800 Kilometres’ Difference

Claire Simon

France, 2001, 90 min. & 58 min

The film revolves around the relationship of two young lovers separated by geography: 15-year-old Manon from Paris, the filmmaker’s own daughter, and Greg, 17, who lives in Claviers, a withdrawn village in the south of France.

800km-site“Some have two years, five years, ten years’ difference; we have 800 kilometres” difference, says Manon. And 800 kilometres is more than just a physical separation. There is a whole world of difference between the life of a young woman studying in Paris and the rural life of a young man who helps his father to bake bread in the bakery at night. The camera captures the quiet affection in this father-son relationship, which is also a working relationship. We get to know Greg’s family and the family’s Italian roots of which Greg is proud. Unlike his grandfather who considers himself French.

Claire Simon observes Manon and Greg who reunite for the summer in the village where the filmmaker spent her own childhood. Neither Manon nor Greg seem to mind the camera’s presence. Simon succeeds in filming the love affair of her own daughter without infringing on the intimacy and privacy of the young couple. Sometimes she asks questions from behind the camera; sometimes Greg and Manon just let their thoughts out in the open.

“I’m totally convinced we’ll marry and have children”, says Manon in a moment of confidence, and in spite of the cultural gap between her and Greg, we’re tempted to believe her and in the old adage of ‘love conquers all’. At least Manon and Greg are able to accept and tolerate each other’s differences, which is an important ability.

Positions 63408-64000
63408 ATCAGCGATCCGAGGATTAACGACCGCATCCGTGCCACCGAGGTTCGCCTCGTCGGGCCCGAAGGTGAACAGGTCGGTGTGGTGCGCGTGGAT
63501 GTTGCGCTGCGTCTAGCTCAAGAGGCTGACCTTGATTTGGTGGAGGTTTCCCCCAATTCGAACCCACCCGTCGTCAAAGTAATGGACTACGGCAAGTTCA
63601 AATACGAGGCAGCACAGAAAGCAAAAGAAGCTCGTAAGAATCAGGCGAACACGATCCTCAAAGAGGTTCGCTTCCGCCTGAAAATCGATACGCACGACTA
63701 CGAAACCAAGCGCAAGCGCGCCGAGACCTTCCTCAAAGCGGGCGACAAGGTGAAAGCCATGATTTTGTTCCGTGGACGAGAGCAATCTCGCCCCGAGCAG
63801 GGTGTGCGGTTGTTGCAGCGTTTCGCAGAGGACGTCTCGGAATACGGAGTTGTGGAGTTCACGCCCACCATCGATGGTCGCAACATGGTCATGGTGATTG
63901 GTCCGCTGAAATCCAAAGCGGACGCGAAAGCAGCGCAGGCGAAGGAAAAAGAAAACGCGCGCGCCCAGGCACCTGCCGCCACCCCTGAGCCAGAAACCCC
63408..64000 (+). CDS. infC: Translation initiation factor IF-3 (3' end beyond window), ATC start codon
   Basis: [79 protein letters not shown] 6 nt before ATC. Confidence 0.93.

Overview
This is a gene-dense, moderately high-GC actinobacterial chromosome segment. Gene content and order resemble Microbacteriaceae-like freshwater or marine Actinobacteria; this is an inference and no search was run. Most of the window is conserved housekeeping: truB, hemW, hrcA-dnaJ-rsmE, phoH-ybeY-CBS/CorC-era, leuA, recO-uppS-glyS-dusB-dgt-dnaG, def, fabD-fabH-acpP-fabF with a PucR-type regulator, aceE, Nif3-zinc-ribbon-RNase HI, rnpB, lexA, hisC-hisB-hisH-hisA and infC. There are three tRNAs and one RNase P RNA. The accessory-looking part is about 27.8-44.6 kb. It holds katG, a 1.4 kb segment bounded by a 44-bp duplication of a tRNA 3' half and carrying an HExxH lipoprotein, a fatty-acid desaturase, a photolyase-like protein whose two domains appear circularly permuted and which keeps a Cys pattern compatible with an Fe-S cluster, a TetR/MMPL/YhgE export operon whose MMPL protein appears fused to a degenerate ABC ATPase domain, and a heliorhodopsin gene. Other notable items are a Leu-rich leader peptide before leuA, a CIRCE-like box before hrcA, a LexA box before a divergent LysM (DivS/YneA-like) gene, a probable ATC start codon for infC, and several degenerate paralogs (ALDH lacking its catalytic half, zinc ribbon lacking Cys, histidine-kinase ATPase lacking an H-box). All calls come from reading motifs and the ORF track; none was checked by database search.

The issue of cultural differences is expressed with elegance and humour. Greg and Manon read on the beach: Manon is reading Flaubert, while the title of Greg’s book is “How to Obtain Your Fishing Permit”.

There is a great tenderness and maybe even a touch of nostalgia in Claire Simon’s images of the village and villagers, the baker and his son at work, yawning Manon lazily lying in the hammock, the empty interiors of the house and garden.

The observation of the different moods and feelings experienced by the young protagonists – longing, love, vanity, boredom, fatigue, impatience, happiness, unhappiness – is done with grace and avoids the cliché.

Modern Times Review